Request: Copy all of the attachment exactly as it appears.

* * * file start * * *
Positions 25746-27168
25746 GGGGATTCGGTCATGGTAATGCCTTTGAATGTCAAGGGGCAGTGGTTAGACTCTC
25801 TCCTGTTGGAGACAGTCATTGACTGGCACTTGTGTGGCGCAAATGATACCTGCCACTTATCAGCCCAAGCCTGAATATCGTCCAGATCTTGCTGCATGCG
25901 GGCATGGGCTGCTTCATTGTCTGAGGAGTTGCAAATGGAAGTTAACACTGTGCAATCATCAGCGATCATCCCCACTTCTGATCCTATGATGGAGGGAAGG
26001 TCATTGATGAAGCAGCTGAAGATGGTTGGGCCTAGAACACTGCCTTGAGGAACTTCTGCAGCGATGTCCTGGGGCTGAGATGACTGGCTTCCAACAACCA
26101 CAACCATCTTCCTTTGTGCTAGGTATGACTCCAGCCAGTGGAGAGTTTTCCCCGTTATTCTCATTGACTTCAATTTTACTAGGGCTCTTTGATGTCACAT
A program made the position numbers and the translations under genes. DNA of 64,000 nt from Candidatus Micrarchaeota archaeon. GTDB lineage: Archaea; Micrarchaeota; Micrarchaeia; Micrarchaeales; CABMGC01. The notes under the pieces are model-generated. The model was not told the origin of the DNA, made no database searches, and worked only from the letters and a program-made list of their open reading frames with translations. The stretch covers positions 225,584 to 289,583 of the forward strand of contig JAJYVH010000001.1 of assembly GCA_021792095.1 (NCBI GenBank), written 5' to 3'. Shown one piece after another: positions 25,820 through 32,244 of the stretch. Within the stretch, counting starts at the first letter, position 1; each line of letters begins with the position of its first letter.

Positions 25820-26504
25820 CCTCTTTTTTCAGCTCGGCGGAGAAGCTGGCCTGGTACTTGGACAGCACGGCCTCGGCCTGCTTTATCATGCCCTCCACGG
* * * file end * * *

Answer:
Positions 25746-27168
25746 GGGGATTCGGTCATGGTAATGCCTTTGAATGTCAAGGGGCAGTGGTTAGACTCTC
25801 TCCTGTTGGAGACAGTCATTGACTGGCACTTGTGTGGCGCAAATGATACCTGCCACTTATCAGCCCAAGCCTGAATATCGTCCAGATCTTGCTGCATGCG
25901 GGCATGGGCTGCTTCATTGTCTGAGGAGTTGCAAATGGAAGTTAACACTGTGCAATCATCAGCGATCATCCCCACTTCTGATCCTATGATGGAGGGAAGG
26001 TCATTGATGAAGCAGCTGAAGATGGTTGGGCCTAGAACACTGCCTTGAGGAACTTCTGCAGCGATGTCCTGGGGCTGAGATGACTGGCTTCCAACAACCA
26101 CAACCATCTTCCTTTGTGCTAGGTATGACTCCAGCCAGTGGAGAGTTTTCCCCGTTATTCTCATTGACTTCAATTTTACTAGGGCTCTTTGATGTCACAT
A program made the position numbers and the translations under genes. DNA of 64,000 nt from Candidatus Micrarchaeota archaeon. GTDB lineage: Archaea; Micrarchaeota; Micrarchaeia; Micrarchaeales; CABMGC01. The notes under the pieces are model-generated. The model was not told the origin of the DNA, made no database searches, and worked only from the letters and a program-made list of their open reading frames with translations. The stretch covers positions 225,584 to 289,583 of the forward strand of contig JAJYVH010000001.1 of assembly GCA_021792095.1 (NCBI GenBank), written 5' to 3'. Shown one piece after another: positions 25,820 through 32,244 of the stretch. Within the stretch, counting starts at the first letter, position 1; each line of letters begins with the position of its first letter.

Positions 25820-26504
25820 CCTCTTTTTTCAGCTCGGCGGAGAAGCTGGCCTGGTACTTGGACAGCACGGCCTCGGCCTGCTTTATCATGCCCTCCACGG